A Butte woman suing a Butte psychiatrist for allegedly causing an irreversible movement disorder won the first step in her case Wednesday against the state for licensing the psychiatrist despite earlier allegations against him that involved cannibalism and satanic cults.
Ciara Rehbein alleges that while she was a patient of Dr. Bennett Braun’s in 2014 and 2015, he gave her antipsychotic medications called Geodon and Seroquel. Both drugs are known to cause a movement disorder called tardive dyskinesia.
Rehbein says her disease is irreversible and that it resulted from her year-long treatment. She went to Braun on referral when seeking help for mental health issues after a bad motorcycle accident. But, after a brief introductory visit, Braun diagnosed her as having bipolar disorder along with a litany of other mental health problems, then put her on anti-psychotic medications, Rehbein's suit alleges.
Rehbein is also suing the board for licensing Braun in 2003. Rehbein argues that the board knew or should have known about Braun’s former 11 lawsuits in Chicago in the late 1990s. The Midwestern suits alleged that Braun gave high dosages of drugs to women in Chicago, hypnotized them, then convinced them they were priestesses in a satanic cult. The women alleged that through drugs and hypnosis, they came to believe they had cannibalized thousands and, in some cases, they underwent abortion or tubal ligation to protect their unborn from the cult.
Despite these allegations, as well as newer claims, never proven, that Braun was practicing without a license at Helena’s Shodair Children’s Hospital in 2001, the board licensed Braun in 2003. The state is arguing that the board is immune from lawsuit due to a judicial rule that protects the government and government employees from litigation, even in the face of negligence.
Because of this, the Board of Medical Examiners asked Krueger during an April hearing to dismiss its part of the lawsuit. But Rehbein is arguing that the board cannot hide behind government sovereignty because giving a license to a doctor is similar to a hospital credentialing medical professionals in the eyes of potential patients. Rehbein argues the board should, therefore, be accountable.
Braun is currently the only licensed psychiatrist in the Mining City, according to the Department of Labor and Industry, which oversees the board.
Butte District Judge Kurt Krueger denied the Montana Board of Medical Examiners’ request to dismiss its part of the lawsuit brought by Rehbein in a short opinion filed Wednesday morning. Krueger said the board is "not entitled to dismissal."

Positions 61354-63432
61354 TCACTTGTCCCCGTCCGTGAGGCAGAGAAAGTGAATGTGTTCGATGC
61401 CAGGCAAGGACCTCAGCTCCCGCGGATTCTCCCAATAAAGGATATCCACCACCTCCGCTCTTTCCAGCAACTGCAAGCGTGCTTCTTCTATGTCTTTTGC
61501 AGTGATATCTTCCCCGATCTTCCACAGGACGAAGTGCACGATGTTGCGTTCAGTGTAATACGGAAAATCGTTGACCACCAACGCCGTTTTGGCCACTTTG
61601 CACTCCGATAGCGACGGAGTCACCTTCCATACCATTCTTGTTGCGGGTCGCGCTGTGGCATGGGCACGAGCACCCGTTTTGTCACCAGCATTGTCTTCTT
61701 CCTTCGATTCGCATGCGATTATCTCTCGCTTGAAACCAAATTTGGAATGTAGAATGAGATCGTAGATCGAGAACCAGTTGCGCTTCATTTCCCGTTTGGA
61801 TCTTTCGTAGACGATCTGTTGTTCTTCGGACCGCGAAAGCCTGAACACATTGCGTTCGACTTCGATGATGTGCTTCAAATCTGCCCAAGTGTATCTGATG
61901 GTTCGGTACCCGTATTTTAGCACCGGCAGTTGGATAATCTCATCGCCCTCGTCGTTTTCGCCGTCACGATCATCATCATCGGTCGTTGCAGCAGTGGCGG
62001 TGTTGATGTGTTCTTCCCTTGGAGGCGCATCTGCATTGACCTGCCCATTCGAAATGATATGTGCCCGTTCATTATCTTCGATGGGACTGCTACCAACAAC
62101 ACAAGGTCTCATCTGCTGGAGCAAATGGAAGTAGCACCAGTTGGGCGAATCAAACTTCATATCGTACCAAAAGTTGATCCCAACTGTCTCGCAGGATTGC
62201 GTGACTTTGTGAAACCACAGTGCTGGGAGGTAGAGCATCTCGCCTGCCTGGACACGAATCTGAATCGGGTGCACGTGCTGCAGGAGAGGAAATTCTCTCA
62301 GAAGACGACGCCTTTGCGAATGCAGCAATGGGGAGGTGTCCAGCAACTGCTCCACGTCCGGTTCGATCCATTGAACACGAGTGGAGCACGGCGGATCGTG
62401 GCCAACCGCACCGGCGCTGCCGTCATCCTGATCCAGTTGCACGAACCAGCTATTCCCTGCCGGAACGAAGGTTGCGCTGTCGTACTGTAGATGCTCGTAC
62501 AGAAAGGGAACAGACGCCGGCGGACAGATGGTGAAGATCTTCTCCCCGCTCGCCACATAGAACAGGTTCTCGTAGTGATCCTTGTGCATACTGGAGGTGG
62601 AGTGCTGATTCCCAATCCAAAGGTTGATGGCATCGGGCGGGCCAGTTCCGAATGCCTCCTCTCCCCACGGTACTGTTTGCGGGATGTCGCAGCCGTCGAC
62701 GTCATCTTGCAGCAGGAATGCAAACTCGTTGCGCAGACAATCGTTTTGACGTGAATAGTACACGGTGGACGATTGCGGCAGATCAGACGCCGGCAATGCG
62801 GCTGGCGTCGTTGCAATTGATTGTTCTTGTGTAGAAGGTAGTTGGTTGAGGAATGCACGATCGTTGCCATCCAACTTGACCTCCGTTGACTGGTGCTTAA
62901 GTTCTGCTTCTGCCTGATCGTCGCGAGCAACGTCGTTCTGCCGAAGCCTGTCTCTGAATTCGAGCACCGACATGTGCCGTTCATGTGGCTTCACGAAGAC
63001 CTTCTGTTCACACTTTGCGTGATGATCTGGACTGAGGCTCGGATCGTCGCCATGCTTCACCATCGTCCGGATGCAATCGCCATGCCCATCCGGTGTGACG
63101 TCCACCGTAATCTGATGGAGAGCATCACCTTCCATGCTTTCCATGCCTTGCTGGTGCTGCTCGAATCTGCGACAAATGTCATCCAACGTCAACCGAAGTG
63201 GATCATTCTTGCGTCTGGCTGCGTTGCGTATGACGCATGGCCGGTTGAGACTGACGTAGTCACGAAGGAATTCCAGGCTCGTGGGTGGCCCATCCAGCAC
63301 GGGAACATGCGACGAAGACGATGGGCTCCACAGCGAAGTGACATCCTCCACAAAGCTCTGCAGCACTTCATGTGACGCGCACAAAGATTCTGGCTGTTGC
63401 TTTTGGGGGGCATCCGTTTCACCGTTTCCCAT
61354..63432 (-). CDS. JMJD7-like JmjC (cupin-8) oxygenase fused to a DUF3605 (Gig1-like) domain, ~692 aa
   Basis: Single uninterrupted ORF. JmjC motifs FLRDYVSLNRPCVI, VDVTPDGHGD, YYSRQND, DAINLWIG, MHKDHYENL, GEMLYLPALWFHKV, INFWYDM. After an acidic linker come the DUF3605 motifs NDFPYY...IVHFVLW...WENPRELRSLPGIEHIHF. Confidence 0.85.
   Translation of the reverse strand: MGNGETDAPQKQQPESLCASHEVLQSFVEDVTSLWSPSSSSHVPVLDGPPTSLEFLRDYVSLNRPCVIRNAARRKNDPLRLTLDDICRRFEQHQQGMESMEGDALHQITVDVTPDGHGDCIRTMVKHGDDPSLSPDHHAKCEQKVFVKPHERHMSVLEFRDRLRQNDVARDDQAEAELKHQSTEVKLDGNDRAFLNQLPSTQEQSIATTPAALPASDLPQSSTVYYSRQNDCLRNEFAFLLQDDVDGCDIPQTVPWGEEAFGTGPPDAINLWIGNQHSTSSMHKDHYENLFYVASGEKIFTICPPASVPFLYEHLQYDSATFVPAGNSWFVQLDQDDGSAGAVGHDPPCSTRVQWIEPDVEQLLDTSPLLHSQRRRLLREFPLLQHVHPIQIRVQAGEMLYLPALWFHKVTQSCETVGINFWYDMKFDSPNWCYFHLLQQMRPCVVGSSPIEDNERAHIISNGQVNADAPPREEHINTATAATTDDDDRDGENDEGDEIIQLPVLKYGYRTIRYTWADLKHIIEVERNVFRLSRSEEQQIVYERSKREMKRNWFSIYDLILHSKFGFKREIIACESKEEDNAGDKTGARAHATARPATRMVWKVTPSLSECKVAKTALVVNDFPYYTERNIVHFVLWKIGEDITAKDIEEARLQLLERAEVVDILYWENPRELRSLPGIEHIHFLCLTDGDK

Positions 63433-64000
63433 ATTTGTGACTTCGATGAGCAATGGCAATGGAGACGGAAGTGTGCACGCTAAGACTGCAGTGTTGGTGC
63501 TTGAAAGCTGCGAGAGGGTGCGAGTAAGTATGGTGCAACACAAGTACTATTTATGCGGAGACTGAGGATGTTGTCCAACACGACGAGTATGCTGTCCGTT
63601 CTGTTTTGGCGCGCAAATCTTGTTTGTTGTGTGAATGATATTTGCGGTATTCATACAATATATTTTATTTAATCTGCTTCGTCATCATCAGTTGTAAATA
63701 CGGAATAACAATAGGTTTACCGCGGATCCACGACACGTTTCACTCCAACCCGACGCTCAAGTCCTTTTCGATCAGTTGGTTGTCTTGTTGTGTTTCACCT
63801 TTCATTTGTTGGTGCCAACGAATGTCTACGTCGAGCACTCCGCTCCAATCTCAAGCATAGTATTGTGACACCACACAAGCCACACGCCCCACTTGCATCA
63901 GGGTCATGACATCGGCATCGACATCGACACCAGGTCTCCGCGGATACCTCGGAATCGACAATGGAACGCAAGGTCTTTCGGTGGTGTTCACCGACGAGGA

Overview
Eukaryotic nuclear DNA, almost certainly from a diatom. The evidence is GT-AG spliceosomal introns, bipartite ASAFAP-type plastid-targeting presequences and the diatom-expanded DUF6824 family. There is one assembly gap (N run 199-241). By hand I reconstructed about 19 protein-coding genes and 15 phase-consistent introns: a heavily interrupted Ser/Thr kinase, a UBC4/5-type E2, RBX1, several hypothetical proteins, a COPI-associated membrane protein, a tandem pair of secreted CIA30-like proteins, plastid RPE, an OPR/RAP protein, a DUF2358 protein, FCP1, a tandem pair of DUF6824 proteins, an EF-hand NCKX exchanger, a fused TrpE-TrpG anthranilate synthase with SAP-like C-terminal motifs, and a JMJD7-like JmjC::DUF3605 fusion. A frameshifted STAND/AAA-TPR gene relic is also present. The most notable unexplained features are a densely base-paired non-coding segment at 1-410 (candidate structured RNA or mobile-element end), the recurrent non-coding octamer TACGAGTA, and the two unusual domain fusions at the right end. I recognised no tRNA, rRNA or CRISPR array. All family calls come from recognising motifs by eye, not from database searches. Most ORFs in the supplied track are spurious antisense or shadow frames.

Krueger said Rehbein “made factual allegations against the board which the court must consider.”
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Katie Vaughn, policy director for the Department of Labor and Industry, said the board and the department have no comment. Justin Stalpes, Rehbein’s lawyer with Beck, Amsden and Stalpes in Bozeman, also had no comment. Braun’s lawyer, Mark Thiezsen, of Doney Crowley in Helena, did not respond to a request for comment.
The board’s lawyer, Quinlan O’Connor, argued in Krueger’s court during the April hearing that the board does have immunity from suit because of a Butte-based 1947 judicial ruling.
The 1947 rule, called the public duty doctrine, protects the state and its employees. This is the argument the state is resting upon.
But some legal experts see it differently. Wade Dahood, a 91-year-old Anaconda lawyer, calls the law “stupid” and says it is unconstitutional. Dahood was one of the delegates to the 1972 Montana Constitutional Convention. Dahood argued the law is a throwback to old English legal systems that protected the king.
But the public duty doctrine has remained in place because it is a judicial ruling rather than a law passed by the state’s Legislature. The two previous cases brought against the medical board, one in the 1980s and another in the late 1990s, for similar allegations of negligence by the medical board both were dismissed due to the concept of government sovereignty protecting the state’s board.
The next step isn’t necessarily a jury trial. Krueger said the board was not able to explain during its April hearing how it reviewed Braun’s application for a license or if the board “even reviewed or investigated Dr. Bennett Braun’s application.”
So Krueger wants to allow for further discovery, meaning the lawyers will do go back and do their homework.
But at the conclusion of that process, “this issue may be reviewed further,” Krueger wrote. That appears to mean that the state could revisit its attempt to have the court consider whether its part of the case should go to jury trial or not.
If Rehbein wins her case against the Montana Board of Medical Examiners, she could overturn that 1947 judicial rule.